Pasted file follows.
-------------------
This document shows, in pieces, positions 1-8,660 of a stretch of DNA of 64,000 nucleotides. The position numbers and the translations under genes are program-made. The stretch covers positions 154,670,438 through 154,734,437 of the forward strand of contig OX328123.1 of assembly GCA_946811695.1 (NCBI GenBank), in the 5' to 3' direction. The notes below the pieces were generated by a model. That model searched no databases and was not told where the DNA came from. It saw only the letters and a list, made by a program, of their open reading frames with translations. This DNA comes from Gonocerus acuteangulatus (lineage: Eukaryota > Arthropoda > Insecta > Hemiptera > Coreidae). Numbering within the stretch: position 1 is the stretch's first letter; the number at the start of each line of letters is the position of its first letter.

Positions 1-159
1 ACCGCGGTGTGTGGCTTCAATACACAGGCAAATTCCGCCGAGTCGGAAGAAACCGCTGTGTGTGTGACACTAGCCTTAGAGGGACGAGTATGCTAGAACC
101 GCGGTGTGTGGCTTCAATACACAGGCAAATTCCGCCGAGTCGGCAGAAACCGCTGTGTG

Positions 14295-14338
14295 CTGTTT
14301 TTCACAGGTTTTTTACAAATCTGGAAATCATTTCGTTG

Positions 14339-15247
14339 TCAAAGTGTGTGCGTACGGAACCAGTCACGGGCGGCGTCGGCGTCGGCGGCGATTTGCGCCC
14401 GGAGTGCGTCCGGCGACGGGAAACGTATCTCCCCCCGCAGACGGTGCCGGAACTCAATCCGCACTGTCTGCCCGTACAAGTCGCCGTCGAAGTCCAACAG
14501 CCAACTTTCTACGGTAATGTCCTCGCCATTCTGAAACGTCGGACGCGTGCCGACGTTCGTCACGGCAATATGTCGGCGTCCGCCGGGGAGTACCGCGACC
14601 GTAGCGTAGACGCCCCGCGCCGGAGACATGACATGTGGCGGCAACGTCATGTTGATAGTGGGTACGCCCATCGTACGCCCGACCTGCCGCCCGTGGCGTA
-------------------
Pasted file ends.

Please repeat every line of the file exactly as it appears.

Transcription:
This document shows, in pieces, positions 1-8,660 of a stretch of DNA of 64,000 nucleotides. The position numbers and the translations under genes are program-made. The stretch covers positions 154,670,438 through 154,734,437 of the forward strand of contig OX328123.1 of assembly GCA_946811695.1 (NCBI GenBank), in the 5' to 3' direction. The notes below the pieces were generated by a model. That model searched no databases and was not told where the DNA came from. It saw only the letters and a list, made by a program, of their open reading frames with translations. This DNA comes from Gonocerus acuteangulatus (lineage: Eukaryota > Arthropoda > Insecta > Hemiptera > Coreidae). Numbering within the stretch: position 1 is the stretch's first letter; the number at the start of each line of letters is the position of its first letter.

Positions 1-159
1 ACCGCGGTGTGTGGCTTCAATACACAGGCAAATTCCGCCGAGTCGGAAGAAACCGCTGTGTGTGTGACACTAGCCTTAGAGGGACGAGTATGCTAGAACC
101 GCGGTGTGTGGCTTCAATACACAGGCAAATTCCGCCGAGTCGGCAGAAACCGCTGTGTG

Positions 14295-14338
14295 CTGTTT
14301 TTCACAGGTTTTTTACAAATCTGGAAATCATTTCGTTG

Positions 14339-15247
14339 TCAAAGTGTGTGCGTACGGAACCAGTCACGGGCGGCGTCGGCGTCGGCGGCGATTTGCGCCC
14401 GGAGTGCGTCCGGCGACGGGAAACGTATCTCCCCCCGCAGACGGTGCCGGAACTCAATCCGCACTGTCTGCCCGTACAAGTCGCCGTCGAAGTCCAACAG
14501 CCAACTTTCTACGGTAATGTCCTCGCCATTCTGAAACGTCGGACGCGTGCCGACGTTCGTCACGGCAATATGTCGGCGTCCGCCGGGGAGTACCGCGACC
14601 GTAGCGTAGACGCCCCGCGCCGGAGACATGACATGTGGCGGCAACGTCATGTTGATAGTGGGTACGCCCATCGTACGCCCGACCTGCCGCCCGTGGCGTA